The Brontë Parsonage Museum’s Urgent Appeal for Charlotte’s ‘Little Book’
Next month the Brontë Parsonage Museum, the former home of the Brontë family, will get a second chance to secure one of Charlotte Brontë’s ‘little books.’ The tiny manuscript, written in 1830 when she was just fourteen years old, contains three handwritten stories that evoke the rich imaginary world she and her siblings created. It came to light in 2011, having been in private ownership since the death of the Brontës, and was subsequently sent to auction at Sotheby’s with an estimate of £200,000-300,000. The museum raised what it hoped were the necessary funds, but in the end it was diabolically outbid — to the tune of £690,850, or just over $1 million — by Aristophil, a now bankrupt company that defrauded collectors and dealers and whose collections are currently being sold off in a series of auctions in Paris.
“This extraordinary manuscript slipped through our fingers in 2011 so we are especially determined to make the most of this second opportunity to bring it home to Haworth,” said Kitty Wright, executive director of the Brontë Society, in a press statement. “It is expected to sell for at least £650,000 and we’ve been working hard for many months applying to trusts and foundations. This is the final and public phase of our campaign and we urge lovers of literature everywhere to support us now, so that we can go to the auction with a competitive bid and prevent the little book from disappearing into a private collection.”
This ‘little book’ is one of six in a series the Brontë children titled “The Young Men’s Magazine.” The Brontë Parsonage Museum already owns the first four booklets, and the item up for sale is the fifth in the sequence; the sixth is nonextant. The manuscripts were written, folded, and stitched into brown paper covers by Charlotte. The one headed to auction is particularly exceptional, according to the museum, because it describes a murderer driven to madness after being haunted by his victims and a fire that causes his bed curtains to ignite — a clear precursor of the famous scene in Jane Eyre, which Charlotte would publish seventeen years later.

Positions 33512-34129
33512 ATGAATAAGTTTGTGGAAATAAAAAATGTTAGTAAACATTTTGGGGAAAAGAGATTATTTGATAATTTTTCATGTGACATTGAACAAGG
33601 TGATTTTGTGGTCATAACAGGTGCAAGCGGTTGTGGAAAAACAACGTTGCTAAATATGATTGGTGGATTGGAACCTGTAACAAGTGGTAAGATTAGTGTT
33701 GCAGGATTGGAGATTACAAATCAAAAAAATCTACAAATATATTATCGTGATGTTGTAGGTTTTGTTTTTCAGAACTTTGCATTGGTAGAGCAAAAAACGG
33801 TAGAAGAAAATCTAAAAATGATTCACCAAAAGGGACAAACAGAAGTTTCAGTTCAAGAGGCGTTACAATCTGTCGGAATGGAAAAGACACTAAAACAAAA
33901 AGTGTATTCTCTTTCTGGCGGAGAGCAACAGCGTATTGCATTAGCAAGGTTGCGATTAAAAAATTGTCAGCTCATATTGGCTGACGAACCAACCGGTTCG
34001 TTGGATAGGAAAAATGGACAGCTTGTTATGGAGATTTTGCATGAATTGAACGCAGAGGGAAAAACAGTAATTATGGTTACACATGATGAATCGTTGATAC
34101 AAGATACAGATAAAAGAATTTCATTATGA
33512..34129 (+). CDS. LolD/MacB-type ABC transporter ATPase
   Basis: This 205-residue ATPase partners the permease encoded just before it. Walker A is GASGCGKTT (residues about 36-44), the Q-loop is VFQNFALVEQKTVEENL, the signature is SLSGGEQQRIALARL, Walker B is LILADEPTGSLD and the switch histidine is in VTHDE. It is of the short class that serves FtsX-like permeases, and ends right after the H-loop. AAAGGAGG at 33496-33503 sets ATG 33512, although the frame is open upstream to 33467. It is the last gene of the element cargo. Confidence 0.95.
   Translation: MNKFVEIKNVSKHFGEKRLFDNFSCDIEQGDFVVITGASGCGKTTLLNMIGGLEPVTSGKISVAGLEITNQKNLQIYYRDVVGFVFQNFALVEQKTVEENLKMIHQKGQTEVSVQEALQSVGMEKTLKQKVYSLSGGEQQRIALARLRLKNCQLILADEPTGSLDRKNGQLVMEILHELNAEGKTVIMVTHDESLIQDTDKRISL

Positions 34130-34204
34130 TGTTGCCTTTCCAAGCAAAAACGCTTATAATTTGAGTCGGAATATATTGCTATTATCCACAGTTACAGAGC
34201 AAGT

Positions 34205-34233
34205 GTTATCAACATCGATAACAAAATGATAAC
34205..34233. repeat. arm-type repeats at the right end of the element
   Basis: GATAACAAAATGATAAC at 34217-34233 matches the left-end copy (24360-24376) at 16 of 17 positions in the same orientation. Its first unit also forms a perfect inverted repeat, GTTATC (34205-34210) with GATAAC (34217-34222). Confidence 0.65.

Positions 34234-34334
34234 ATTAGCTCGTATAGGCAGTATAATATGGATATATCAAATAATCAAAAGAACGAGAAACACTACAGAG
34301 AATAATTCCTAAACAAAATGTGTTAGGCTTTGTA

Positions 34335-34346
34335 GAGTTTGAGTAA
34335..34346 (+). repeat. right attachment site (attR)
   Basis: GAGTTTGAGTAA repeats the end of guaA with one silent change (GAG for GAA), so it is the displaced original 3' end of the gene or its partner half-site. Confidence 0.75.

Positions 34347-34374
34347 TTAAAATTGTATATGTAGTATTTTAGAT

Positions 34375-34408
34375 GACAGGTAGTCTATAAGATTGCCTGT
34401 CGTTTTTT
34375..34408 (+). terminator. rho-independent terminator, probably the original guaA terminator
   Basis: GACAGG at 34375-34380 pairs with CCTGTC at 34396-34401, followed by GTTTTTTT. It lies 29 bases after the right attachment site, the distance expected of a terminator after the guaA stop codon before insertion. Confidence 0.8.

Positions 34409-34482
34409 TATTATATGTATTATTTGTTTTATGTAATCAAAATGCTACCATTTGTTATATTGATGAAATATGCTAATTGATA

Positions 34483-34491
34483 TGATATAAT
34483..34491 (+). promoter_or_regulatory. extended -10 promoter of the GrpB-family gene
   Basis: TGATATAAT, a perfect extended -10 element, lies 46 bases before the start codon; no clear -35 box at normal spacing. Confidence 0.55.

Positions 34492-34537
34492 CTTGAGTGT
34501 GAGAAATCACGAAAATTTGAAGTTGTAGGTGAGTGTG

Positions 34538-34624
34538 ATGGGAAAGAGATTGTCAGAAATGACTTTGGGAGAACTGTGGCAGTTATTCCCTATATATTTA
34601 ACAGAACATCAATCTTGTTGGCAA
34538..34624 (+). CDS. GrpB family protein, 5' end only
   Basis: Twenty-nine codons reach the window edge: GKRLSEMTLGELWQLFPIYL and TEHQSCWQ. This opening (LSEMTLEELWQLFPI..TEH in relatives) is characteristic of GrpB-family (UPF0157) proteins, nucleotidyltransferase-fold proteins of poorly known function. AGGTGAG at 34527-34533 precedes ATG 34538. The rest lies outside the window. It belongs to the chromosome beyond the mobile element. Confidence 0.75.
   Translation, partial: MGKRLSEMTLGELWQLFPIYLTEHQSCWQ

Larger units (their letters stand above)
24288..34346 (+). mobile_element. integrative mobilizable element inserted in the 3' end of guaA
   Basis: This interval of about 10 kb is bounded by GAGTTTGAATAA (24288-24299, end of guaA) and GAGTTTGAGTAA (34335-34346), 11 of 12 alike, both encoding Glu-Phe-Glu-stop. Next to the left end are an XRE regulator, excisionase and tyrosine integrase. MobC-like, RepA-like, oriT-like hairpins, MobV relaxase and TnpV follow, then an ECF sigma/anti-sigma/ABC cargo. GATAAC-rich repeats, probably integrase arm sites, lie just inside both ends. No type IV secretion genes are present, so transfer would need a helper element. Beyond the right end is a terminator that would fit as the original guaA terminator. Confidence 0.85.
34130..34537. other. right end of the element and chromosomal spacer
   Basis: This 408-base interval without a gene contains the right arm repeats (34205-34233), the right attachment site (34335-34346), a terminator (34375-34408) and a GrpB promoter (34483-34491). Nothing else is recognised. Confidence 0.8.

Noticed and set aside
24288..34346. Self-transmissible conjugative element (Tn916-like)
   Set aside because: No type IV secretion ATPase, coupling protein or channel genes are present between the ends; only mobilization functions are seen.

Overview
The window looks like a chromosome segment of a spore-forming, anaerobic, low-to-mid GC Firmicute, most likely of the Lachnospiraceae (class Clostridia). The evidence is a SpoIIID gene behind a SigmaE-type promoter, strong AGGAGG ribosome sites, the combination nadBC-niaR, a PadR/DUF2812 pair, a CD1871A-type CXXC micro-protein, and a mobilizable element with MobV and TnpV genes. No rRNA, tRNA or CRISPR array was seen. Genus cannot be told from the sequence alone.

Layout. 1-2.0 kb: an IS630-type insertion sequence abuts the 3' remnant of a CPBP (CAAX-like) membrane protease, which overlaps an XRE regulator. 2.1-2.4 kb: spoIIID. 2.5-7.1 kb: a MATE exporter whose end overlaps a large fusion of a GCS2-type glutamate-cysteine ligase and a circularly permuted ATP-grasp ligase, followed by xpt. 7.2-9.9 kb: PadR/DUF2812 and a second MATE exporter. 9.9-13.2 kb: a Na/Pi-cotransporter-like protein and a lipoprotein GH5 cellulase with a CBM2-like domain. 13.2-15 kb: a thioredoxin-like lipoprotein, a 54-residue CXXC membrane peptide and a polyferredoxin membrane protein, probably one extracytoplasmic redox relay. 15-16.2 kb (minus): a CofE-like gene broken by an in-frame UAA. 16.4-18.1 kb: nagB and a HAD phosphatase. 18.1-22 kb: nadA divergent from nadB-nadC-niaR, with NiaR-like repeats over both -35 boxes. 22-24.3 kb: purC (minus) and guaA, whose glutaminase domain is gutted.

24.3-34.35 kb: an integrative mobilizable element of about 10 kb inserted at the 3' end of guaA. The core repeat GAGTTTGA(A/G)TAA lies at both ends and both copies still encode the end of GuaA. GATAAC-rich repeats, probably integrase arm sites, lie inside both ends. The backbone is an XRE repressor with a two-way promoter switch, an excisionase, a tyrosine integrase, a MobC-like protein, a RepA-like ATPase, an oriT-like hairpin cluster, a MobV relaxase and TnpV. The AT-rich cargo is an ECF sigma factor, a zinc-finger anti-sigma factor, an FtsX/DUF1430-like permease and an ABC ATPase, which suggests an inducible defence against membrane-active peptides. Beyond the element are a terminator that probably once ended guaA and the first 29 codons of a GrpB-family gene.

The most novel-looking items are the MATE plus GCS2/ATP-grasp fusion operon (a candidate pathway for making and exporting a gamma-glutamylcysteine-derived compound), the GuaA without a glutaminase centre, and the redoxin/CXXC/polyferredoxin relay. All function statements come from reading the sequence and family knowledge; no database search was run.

Ann Dinsdale, principal curator at the Brontë Parsonage Museum, commented, “These little books are enormously important to both visitors and scholars. The four that we are fortunate enough to own are some of our most popular exhibits and to see this volume of 'The Young Men’s Magazine' reunited with the others in our collection would be wonderful. If we are successful, it would be one of the most important things to happen in the 30 years I’ve worked at the Parsonage; a real highlight.”
Even Dame Judi Dench, president of the Brontë Society, weighed in on the much desired acquisition, saying, “I have long been fascinated by the little books created by the Brontës when they were children. These tiny manuscripts are like a magical doorway into the imaginary worlds they inhabited and also hint at their ambition to become published authors. It’s very moving to think of 14 year-old Charlotte creating this particular little book at home in Haworth Parsonage and I hope that everyone will help the Brontë Society to bring it back to Yorkshire where it belongs.”
The auction is scheduled for November 18 at Drouot.